I also have updates on the two males who were attending two nests. As of today, one of these males still had six chicks that were doing well. I have seen the male hanging around at one of his nests more than the other and often found the other female absent. I have now confirmed that she is having to fish for her family also. On my most recent visit, I did not see the male at either nest.

The other male with two nests was very  inattentive to his nest with three chicks in it and that female was leaving the nest unattended for fairly long periods of time to fish for her threesome. It's a calculated risk to leave the chicks alone, but she had to in order to ensure their survival. Sadly, his other nest has failed. The remains of the lone chick were found on the ground today. I saw the male perched alone on the empty nest, preening today..while his other mate, on the other nest, was out fishing. He does not seem to be directing his attention and energy to where it is most needed now. He is a young male and this is his first year of breeding.  The other male is a little older, a little more experienced, having bred successfully two other times.

Tuesday, July 23, 2013

July 23...

Another long day in the field with one of my great nest monitors! We confirmed the number of chicks on all nests in her watch area, and sadly found one chick missing since last week. We remained concerned about the remaining chick since we did not see the resident male bringing fish. They seemed to be visited repeatedly by other males...flying by, trying to land on the nest, sometimes carrying a fish but leaving without offering it. The female was food begging and acting defensive, chasing males. We believe something may have happened to her mate and she may be a single parent now. We also visited another nest where, upon arrival we saw no adults. A lone chick looking in all directions. We searched, waited, started talking about rescue plans and then finally the female arrived with a fish. Is she alone now too? Not sure. A male was here last week. These nests will be checked again soon. On the second nest, the chick is quite large and will fledge soon. She will be able to successfully raise a single chick if she has to. We also found many nests with three big chicks and both parents close by, so we had much to celebrate. I received interesting emails from osprey watchers in Wisconsin...one had spotted one of our females, nesting there for three years! We also had some interesting discussions over the causes of mortality of chicks at a more advanced age...GHO's, black flies, raccoons, blow flies, being blown out of nests. It's always fun to share info and ideas with others who share this interest in ospreys.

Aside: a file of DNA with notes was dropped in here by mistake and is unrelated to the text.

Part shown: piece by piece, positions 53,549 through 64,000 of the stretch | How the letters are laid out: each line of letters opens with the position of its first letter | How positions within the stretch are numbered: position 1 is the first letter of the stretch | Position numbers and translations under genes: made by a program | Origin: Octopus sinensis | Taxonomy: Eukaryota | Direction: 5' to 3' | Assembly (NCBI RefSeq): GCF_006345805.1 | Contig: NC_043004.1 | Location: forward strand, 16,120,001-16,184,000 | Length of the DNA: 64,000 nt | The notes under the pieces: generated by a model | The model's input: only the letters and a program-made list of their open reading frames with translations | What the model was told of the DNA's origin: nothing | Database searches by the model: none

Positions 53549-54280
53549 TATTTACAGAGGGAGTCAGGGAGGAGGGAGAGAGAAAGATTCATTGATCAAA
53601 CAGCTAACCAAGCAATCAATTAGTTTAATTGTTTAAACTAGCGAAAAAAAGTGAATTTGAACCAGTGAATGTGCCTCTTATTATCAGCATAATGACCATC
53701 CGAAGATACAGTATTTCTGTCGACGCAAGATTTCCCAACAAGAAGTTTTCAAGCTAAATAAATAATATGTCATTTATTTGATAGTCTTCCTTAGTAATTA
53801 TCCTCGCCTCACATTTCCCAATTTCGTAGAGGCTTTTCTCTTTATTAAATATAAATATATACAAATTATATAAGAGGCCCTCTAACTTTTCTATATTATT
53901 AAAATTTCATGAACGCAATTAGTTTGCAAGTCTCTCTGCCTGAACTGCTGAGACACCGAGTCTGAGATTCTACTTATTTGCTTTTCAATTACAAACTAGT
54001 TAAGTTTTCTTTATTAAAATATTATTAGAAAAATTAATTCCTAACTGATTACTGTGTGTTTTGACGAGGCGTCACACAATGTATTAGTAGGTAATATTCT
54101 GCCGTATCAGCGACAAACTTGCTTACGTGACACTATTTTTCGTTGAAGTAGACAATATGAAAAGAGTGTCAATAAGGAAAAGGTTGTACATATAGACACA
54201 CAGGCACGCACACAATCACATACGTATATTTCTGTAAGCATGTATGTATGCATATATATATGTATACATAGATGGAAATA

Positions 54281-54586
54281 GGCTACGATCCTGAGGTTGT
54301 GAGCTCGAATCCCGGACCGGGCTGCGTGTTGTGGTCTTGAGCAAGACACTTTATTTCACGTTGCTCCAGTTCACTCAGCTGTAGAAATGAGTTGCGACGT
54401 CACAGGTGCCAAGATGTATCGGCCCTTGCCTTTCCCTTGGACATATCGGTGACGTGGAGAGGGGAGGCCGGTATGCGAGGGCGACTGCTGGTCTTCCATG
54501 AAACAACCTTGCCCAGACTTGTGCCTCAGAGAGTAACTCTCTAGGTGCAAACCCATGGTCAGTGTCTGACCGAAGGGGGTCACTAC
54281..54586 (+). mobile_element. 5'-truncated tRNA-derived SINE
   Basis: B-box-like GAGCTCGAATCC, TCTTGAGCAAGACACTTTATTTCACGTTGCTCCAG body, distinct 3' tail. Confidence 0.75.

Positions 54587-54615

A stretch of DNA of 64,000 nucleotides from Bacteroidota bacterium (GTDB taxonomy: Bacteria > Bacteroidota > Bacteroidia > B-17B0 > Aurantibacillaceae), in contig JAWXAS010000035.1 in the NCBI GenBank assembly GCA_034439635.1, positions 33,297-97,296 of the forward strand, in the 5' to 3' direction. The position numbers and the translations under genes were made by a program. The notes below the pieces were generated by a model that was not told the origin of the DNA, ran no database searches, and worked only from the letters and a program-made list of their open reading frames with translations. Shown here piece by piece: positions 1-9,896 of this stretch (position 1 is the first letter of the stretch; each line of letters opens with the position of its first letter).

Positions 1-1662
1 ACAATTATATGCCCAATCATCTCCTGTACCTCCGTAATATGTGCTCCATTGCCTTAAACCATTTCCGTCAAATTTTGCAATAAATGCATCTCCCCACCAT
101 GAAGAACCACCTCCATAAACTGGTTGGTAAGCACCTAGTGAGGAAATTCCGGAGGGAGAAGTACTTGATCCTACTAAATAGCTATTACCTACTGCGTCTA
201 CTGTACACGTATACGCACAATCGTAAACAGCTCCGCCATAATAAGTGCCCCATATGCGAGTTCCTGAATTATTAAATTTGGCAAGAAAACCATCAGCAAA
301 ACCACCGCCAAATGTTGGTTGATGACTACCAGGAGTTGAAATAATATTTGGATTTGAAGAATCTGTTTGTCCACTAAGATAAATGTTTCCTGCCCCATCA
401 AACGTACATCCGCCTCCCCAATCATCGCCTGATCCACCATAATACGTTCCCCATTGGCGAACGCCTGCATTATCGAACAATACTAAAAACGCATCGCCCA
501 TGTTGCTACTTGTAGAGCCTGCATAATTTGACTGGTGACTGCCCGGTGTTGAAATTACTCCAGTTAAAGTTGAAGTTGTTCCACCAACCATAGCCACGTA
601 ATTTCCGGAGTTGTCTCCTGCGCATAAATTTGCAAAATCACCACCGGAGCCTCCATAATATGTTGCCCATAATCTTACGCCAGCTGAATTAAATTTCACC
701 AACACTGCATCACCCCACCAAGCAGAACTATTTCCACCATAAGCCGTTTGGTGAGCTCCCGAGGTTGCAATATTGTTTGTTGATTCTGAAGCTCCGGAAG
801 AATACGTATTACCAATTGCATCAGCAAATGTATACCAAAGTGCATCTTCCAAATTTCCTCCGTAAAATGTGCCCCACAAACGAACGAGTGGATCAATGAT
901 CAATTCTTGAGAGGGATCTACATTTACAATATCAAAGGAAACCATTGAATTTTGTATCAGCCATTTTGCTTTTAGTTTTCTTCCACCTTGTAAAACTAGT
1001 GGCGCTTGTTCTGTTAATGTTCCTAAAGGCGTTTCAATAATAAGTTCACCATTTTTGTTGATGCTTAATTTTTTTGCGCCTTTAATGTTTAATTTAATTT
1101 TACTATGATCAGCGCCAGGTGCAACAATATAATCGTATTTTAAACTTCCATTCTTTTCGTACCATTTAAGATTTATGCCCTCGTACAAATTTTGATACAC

Saturday, July 20, 2013

Failed nests

This is the time of the breeding season when I sadly discover nests that had a happy family a week or two ago, are now empty. Sometimes I find no trace of any ospreys, sometimes I find an adult perched in a tree near the nest. I search for bodies when I can. I have found several nests like this in the past few days. It's frustrating to have no certain explanation for the failures. The most likely causes are that a chick got blown out of the nest in a storm or the nest was predated. The likely suspect is a Great Horned Owl. If I get to the nest soon enough I may find bodies, often with the head missing...the calling card of an owl. But other ground predators may have carried away the bodies by the time I discover the nest empty. I search for the adults in the surrounding area. We are also approaching one of the dangerous passages for chicks...fledging. Not all first flights go well. If they fly away and are never seen again, it must be assumed that the chick got into some kind of trouble. Most chicks first flights are a short loop and back to the nest, or to a safe, but often awkward landing on some nearby perch. From what I have observed, flying is easy, landing is hard! I search for chicks missing from the nest...and usually can find them. When the male brings a fish, most chicks come screaming. To call a nest successful, it must be determined that at least one chick fledged successfully.